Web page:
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How Trump Is Undermining the U.S. Response to Coronavirus

By ignoring government health experts and pushing a false narrative, the president erodes the public trust that is key to dealing with the threat effectively.

This is part of the Bren­nan Center’s response to the coronavirus.

The coronavirus has already caused several deaths in the United States, and the number of cases is rising. Senior offi­cials at the Centers for Disease Control and Preven­tion have warned it could poten­tially cause “severe” disrup­tions to every­day life. An effect­ive response will require the public to trust that the decisions made by govern­ment offi­cials are consist­ent with the best avail­able inform­a­tion and science — not based on polit­ical consid­er­a­tions.

But on the same day the CDC issued its state­ment, Pres­id­ent Trump contra­dicted the agency’s urgent message, predict­ing instead that the coronavirus (or COVID-19) is “a prob­lem that’s going to go away.” Even under normal circum­stances, persuad­ing the public to follow the guid­ance issued by public health offi­cials is a chal­lenge. Instead of assist­ing the CDC in its efforts to spread the message, Trump has preferred to tweet his optim­istic fore­cast for the outbreak and blame Demo­crats and the media for making the coronavirus “look as bad as possible.”

Trump’s attempts to down­play the threat of the coronavirus appear driven by polit­ics. He has made no secret of the fact that his reelec­tion campaign is depend­ing on a strong economy, and he has made clear his concerns about the virus’s impact on the stock market. Trump expli­citly linked the two last week, tweet­ing, “The Coronavirus is very much under control in the USA. We are in contact with every­one and all relev­ant coun­tries. CDC & World Health have been work­ing hard and very smart. Stock Market start­ing to look very good to me!”

By publicly contra­dict­ing the expert assess­ment of senior health offi­cials in the federal govern­ment, Trump further under­mines the public’s trust in govern­ment-issued state­ments, the science upon which they’re based, and, more broadly, the govern­ment’s abil­ity to effect­ively respond. Iron­ic­ally, finan­cial analysts have noted that the uncer­tainty and panic that could ensue from Trump’s misstate­ments will likely worsen the virus’s impact on the stock market, not to mention its effect on public health.

This crisis serves as a reminder that a core func­tion of govern­ment is to respond to emer­gen­cies like public health threats. Its abil­ity to effect­ively do so depends, in part, on expert profes­sion­als, respons­ible polit­ical lead­ers consid­er­ing the expert advice, and the public’s trust in both the process and state­ments issued by govern­ment spokespeople.

Given the Trump admin­is­tra­tion’s history of inter­fer­ing with and misrep­res­ent­ing the work of govern­ment experts when their conclu­sions are polit­ic­ally incon­veni­ent, skep­ti­cism of the admin­is­tra­tion’s response is warran­ted.

Sharpie­gate” still lingers in the minds of many govern­ment scient­ists and members of the public. It was just five months ago that Trump falsely claimed that Hurricane Dorian was likely to hit Alabama, going so far as to hold up an altered map of the hurricane fore­cast. The admin­is­tra­tion subsequently threatened to fire senior offi­cials at the National Oceanic and Atmo­spheric Admin­is­tra­tion if they did not rescind accur­ate state­ments about the storm that contra­dicted the pres­id­ent’s distor­tions.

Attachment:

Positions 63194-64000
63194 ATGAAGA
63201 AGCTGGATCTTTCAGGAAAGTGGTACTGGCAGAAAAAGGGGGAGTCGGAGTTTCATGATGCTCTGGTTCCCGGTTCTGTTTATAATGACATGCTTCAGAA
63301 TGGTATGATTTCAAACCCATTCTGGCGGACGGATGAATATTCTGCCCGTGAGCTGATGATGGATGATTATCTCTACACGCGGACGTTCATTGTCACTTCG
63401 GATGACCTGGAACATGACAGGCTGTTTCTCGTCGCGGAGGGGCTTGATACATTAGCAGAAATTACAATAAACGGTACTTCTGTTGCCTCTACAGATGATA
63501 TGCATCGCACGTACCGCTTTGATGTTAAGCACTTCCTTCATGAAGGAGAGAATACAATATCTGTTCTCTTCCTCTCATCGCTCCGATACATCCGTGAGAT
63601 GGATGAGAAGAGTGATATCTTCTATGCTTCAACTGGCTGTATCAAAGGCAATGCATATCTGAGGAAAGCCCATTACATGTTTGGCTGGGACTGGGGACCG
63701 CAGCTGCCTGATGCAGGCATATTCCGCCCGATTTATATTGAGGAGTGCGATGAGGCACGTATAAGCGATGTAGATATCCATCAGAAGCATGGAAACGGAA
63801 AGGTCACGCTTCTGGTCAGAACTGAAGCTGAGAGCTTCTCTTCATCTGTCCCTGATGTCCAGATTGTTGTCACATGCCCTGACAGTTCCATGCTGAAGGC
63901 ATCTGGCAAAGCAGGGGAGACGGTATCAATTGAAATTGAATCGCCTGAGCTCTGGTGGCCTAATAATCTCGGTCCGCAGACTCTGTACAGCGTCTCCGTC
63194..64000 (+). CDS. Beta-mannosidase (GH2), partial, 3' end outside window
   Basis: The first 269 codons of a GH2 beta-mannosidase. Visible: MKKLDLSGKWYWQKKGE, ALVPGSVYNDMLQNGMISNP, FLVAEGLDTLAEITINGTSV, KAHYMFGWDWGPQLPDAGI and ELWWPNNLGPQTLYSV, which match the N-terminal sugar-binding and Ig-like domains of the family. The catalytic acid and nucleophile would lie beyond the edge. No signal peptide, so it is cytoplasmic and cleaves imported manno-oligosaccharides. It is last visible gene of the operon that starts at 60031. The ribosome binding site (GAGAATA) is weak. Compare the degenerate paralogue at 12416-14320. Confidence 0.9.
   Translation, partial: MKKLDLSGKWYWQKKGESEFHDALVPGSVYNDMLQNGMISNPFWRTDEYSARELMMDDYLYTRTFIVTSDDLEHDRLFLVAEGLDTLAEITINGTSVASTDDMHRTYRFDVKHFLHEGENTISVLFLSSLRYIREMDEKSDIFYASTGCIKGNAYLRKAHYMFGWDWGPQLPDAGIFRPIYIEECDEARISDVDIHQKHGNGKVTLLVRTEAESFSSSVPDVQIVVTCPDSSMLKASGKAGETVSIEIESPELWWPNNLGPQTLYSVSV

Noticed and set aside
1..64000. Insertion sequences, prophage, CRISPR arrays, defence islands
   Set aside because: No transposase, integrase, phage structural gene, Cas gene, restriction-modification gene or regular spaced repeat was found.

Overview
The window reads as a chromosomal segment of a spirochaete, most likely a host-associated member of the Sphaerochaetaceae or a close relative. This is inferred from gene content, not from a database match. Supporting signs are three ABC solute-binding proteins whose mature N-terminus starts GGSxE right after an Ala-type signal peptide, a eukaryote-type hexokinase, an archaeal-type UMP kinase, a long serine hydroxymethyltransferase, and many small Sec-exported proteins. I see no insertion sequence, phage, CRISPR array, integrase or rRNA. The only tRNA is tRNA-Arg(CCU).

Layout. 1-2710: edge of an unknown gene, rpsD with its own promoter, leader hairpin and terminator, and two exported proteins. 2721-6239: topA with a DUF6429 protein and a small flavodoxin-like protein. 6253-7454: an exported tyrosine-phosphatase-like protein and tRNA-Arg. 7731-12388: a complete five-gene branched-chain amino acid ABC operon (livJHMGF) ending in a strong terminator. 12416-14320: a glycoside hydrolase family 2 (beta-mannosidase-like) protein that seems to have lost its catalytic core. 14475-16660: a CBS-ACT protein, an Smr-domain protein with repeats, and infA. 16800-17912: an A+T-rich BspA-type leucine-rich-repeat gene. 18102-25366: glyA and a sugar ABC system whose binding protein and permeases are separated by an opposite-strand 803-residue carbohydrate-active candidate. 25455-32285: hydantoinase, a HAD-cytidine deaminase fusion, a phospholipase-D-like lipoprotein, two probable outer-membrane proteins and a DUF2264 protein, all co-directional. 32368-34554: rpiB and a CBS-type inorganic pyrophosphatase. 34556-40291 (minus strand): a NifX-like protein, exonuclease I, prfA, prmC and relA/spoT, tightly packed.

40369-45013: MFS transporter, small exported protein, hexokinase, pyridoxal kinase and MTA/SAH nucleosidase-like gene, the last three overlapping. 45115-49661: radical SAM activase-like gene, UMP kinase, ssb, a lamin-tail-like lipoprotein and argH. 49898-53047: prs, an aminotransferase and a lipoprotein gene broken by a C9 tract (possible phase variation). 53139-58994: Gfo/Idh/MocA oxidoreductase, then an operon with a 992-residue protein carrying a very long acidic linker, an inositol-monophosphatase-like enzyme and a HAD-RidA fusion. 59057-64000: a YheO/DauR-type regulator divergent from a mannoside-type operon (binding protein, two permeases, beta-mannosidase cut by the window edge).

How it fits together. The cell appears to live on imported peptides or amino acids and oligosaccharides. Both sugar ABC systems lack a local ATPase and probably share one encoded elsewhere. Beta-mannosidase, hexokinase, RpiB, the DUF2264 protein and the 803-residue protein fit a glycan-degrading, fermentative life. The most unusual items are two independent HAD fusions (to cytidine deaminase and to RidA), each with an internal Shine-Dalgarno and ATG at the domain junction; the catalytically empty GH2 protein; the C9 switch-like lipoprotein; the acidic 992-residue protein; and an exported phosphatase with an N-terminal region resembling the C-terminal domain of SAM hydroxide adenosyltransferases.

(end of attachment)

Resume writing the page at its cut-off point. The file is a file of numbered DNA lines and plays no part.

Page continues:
The pres­id­ent has also made person­nel and budget decisions that have reduced the ranks of senior public health offi­cials in the upper echel­ons of the admin­is­tra­tion, redu­cing the federal govern­ment’s capa­city to respond to public health emer­gen­cies. He substan­tially cut epidemic preven­tion activ­it­ies at the Centers for Disease Control and Preven­tion, and he elim­in­ated an office within the National Secur­ity Coun­cil estab­lished follow­ing the 2014 Ebola outbreak that coordin­ates responses to global pandem­ics.

These examples under­score the need for stronger laws that defend against threats to scientific integ­rity in the federal govern­ment and ensure that qual­i­fied profes­sion­als are in lead­er­ship posi­tions through­out the govern­ment. A recent report released by the bipar­tisan National Task Force on Rule of Law & Demo­cracy at the Bren­nan Center details the grow­ing politi­ciz­a­tion of govern­ment science and abuses in the federal person­nel process.

The report proposes reforms that would help ensure that the govern­ment can respond to public health crises. These include creat­ing scientific integ­rity stand­ards for federal agen­cies and prohib­it­ing polit­ic­ally motiv­ated manip­u­la­tion or suppres­sion of research. The report also recom­mends fixing the process for filling senior govern­ment posi­tions and adopt­ing safe­guards to ensure that those posi­tions are staffed with qual­i­fied and ethical profes­sion­als.

The public expects an admin­is­tra­tion to staff and organ­ize govern­ment to respond to exist­ing threats. But perhaps more import­antly, Amer­ic­ans expect the govern­ment to be ready for the unknown. While we do not know how coronavirus will spread, we know that the Trump admin­is­tra­tion is not follow­ing a roadmap that leads to the most effect­ive response.